Lightning Bar (1951–1960) was an American Quarter Horse who raced and subsequently became a breeding stallion. He was bred by his lifelong owner Art Pollard of Sonoita, Arizona, and was the offspring of Three Bars, a Thoroughbred, and Della P, a Quarter Horse mare from Louisiana, then noted for the breeding of sprint horses. Lightning Bar raced ten times, achieving four victories and four other top three finishes. His racing career was cut short by illness after only one year, following which he spent two years as a show horse. As a breeding stallion he sired seven crops, or years, of foals, among whom Doc Bar was the best known. In 1960 Lightning Bar died of an intestinal infection at the age of nine. He was inducted into the American Quarter Horse Association's (AQHA) Hall of Fame in 2008.

American Quarter Horse Association American horse breed registry for Quarter Horses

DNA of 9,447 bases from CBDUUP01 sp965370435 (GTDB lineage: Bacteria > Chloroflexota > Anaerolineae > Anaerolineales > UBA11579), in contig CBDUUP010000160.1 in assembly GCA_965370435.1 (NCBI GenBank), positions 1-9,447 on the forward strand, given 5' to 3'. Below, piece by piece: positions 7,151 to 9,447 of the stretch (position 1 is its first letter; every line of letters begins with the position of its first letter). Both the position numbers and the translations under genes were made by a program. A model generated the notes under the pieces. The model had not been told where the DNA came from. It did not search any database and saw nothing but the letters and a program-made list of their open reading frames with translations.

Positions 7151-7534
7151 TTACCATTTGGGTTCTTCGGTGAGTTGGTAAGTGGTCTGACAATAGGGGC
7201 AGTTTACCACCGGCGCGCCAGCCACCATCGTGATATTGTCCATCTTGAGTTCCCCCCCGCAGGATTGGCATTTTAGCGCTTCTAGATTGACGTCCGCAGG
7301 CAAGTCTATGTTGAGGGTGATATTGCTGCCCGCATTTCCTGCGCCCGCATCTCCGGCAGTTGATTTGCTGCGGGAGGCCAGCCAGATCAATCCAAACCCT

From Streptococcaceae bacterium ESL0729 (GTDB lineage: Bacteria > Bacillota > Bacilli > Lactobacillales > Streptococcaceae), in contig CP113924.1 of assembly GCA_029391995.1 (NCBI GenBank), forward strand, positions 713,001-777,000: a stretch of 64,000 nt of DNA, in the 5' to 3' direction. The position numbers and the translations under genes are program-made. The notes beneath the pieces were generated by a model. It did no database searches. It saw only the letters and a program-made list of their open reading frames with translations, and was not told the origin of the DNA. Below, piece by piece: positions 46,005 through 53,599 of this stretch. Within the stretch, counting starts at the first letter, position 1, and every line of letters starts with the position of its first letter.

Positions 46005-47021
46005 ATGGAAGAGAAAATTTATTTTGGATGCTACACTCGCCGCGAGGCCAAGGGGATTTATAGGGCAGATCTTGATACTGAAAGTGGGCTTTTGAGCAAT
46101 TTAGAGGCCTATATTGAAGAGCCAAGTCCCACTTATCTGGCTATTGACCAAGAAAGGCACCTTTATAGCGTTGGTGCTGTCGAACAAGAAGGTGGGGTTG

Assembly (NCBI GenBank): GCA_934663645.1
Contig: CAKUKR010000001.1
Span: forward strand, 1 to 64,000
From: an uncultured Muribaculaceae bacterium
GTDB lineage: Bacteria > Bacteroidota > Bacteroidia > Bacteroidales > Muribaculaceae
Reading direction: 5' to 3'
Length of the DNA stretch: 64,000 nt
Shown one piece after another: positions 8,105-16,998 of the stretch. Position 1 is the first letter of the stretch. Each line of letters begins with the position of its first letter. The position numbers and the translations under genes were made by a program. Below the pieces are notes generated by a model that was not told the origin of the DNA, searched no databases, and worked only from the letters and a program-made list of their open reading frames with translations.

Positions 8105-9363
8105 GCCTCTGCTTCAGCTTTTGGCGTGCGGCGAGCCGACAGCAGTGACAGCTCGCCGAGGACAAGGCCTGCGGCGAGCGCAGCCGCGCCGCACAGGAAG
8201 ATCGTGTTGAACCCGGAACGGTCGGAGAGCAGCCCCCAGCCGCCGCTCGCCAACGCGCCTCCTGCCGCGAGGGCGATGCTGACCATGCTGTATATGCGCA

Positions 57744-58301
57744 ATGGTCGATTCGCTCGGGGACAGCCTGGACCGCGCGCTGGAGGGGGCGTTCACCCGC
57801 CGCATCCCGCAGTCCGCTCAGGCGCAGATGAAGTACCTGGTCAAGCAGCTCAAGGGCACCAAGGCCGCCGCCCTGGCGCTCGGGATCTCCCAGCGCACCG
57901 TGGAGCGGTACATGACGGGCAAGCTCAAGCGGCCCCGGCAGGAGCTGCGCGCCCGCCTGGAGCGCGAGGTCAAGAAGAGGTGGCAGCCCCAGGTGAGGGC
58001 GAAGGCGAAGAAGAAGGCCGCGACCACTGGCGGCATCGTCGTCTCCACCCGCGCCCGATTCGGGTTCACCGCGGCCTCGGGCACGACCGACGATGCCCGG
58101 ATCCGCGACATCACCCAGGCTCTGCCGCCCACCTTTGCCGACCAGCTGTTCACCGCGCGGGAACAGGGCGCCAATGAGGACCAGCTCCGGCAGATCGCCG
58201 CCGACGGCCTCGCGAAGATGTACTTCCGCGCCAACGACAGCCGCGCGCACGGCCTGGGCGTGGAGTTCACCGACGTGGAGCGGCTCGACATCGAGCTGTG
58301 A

The American Quarter Horse Association (AQHA), based in Amarillo, Texas, is an international organization dedicated to the preservation, improvement and record-keeping of the American Quarter Horse. The association sanctions many competitive events and maintains the official registry. The organization also houses the American Quarter Horse Hall of Fame and Museum and sponsors educational programs. The organization was founded in 1940 in Fort Worth, Texas, and now has nearly 234,627 members, over 32,000 of whom are international.

Eternal Sun Quarter Horse show horse and sire

Eternal Sun (1958–1985) was an American Quarter Horse foaled in 1958. He was a Quarter Horse race horse and an American Quarter Horse Association (AQHA) show horse who competed in cutting and halter classes. He earned numerous AQHA awards throughout his career, including an AQHA Championship. He was also a sire of 908 foals, many of whom are themselves AQHA award earners and race horses. He was inducted into the Michigan Quarter Horse Association Hall of Fame in 1989, later followed by his daughter, Eternal Linda. He died at the age of 27 in 1985 on Harold Howard's farm.

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Sources

Further reading